Shouldn’t no-damn-body diminish the harms misogyny can cause to all women. How it can metastasize into the accepting of rigid gender norms. How it can birth anxieties, wizen their esteem, foster a distrust of other women. How it can pummel them into objectifying themselves. How it can manifest eating disorders and self-harm. However, while all women are subject to the traumas of rap music, misogynoir – defined by feminist theorist Moya Bailey as anti-Black racist misogyny – is the beating heart of hip-hop.

Who’s the “bitch”?

Watch the videos; look at the album covers. The overwhelming majority of them are Black or brown women, leaving little doubt as to whom we are supposed to associate with the word bitch. And it matters who’s the bitch because Black and brown women already suffer a plethora of disadvantages compared with white women. Black women have shorter life spans and are more likely to die during childbirth. Have higher rates of obesity, heart disease, anemia. Make less money but are more likely to be head of a household, live in a segregated neighbourhood, and have a lower property value, if they own property at all. Demeaning Black women as bitches-hoes-tricks-and-sluts is like kicking a wounded person while they’re down, a person kept down by the societal ill that that’s where they belong on account of their gender and how it intersects with their race. Who the bitch is matters because there ain’t near enough in our culture to mitigate the harms done to Black women.

Furthermore, if the bitches-hoes-tricks-and-sluts are our women – the blood and relation of the Black men who dominate hip-hop – then what does that say about our self-worth? Is our hatred toward them – the same women who birthed and nurtured us – also a form of self-loathing? If they lack humanity, how could we not?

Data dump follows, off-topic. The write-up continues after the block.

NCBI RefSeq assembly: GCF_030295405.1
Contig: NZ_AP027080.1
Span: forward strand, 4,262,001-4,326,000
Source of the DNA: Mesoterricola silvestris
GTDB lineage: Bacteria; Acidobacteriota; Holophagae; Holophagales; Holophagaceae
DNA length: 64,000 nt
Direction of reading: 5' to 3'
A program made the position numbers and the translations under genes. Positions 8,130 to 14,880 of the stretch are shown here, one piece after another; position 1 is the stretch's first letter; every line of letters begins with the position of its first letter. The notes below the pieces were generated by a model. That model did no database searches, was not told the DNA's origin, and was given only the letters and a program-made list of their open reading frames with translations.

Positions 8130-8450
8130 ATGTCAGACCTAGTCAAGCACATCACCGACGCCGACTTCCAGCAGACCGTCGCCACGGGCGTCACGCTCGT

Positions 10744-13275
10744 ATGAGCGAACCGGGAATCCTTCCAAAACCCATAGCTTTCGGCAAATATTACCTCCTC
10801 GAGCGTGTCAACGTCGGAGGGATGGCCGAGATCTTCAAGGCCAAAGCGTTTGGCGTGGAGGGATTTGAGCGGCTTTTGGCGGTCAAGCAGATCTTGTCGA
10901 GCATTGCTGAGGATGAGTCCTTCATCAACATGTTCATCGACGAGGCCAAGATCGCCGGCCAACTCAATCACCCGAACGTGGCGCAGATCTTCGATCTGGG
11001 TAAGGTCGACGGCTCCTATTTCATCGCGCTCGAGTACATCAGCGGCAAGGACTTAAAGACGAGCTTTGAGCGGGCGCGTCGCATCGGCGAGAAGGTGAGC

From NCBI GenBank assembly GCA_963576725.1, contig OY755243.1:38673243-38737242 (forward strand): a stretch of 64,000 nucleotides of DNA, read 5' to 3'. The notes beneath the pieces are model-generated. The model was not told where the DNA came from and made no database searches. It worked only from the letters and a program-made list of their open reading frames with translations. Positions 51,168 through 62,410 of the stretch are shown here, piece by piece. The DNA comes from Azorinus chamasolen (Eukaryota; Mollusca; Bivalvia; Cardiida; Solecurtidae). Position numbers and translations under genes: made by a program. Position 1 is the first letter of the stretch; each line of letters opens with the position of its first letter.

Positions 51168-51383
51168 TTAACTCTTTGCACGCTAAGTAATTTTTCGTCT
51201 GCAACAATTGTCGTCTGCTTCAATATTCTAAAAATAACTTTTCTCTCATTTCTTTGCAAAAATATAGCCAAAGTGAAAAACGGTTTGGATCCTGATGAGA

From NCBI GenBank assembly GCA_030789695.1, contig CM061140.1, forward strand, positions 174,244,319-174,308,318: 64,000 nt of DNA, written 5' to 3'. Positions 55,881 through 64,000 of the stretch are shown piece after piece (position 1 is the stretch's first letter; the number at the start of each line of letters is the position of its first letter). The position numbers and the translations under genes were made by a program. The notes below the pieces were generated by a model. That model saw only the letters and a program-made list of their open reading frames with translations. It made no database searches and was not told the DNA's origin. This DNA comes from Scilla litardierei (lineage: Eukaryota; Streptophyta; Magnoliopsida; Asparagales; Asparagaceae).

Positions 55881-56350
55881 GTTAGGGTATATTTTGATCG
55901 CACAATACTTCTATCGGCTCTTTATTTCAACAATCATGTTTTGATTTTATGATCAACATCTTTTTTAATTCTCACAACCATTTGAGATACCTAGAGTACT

Weeks back, I downloaded Future and Metro Boomin’s collab album We Don’t Trust You and played their song “Like That” – a tune that shot to the top of the Billboard Global 200 chart – on repeat. The rap world tizzied over Kendrick’s verse dissing Drake. But what’s hella telling is that I’ve heard nothing critical about Future’s lyrics:

“Stickin’ to the code, all these hoes for the streets / I put it in her nose, it’s gon’ make her pussy leak” …“ All my hoes do shroom, nigga, all my hoes do coke” … “She think ’cause she exotic bitch, she attractive / That’s the shit’ll get you put up out the section” … “You know these hoes hungry, they gon’ fuck for a name / I put her on the gang, she get fucked for a chain.”

Is it a good thing that rap laced with misogyny is most popular? Hell no. My streaming it is without doubt part of the problem. Critical me, though, can’t ignore that rap music was born as a response to systemic oppression, that it’s part of a culture still shaped by those systems. What kid wants to live across the street from – or in – a drug house? Wants his sleep troubled by the racket of ghetto birds? Aims to sit in an apartment with a bare fridge while worrying over his mother’s whereabouts? What kid wants his college dreams shot so far out of reach they might as well reside on the moon? Wouldn’t significant changes in the culture of rap music demand significant changes in the circumstances of the people who are both its chief producers and its subjects? As bad as the misogyny is in rap – and it’s almost impossible to imagine it worse – I know it’s reflective of the me-against-the-world, survival-of-the-fittest codes that pervade the domains of the oppressed, rules that are never not also a battle of the sexes.

Why am I still listening? For better and fordamnsure for worse, rap music still feels representative of my culture, is still indicative of the experiences that shaped me. I often deceive myself that I’m able to listen to it only as entertainment. That my critical ear is vigilant. That rap needs knowing listeners who can appraise it. But to keep it 100, the older I get, the less I can engage with it, the more rap music weighs on my spirit. At this age, it’s hard to listen without sadness. Beneath all the rap-beef bravado and celebrated violence and emphatic materialism I hear pain, and I know that so much of the music issues from a broken place. It’s a place I know well. And because I do and also refuse to believe I’m any better than what I come from, entertaining the thought of not listening anymore feels like forsaking my culture, like proof that I’d devolved into a person I despise: an Uncle Tom who looks down his nose at his people, the most wounded ones.

This story originally appeared on Esquire US.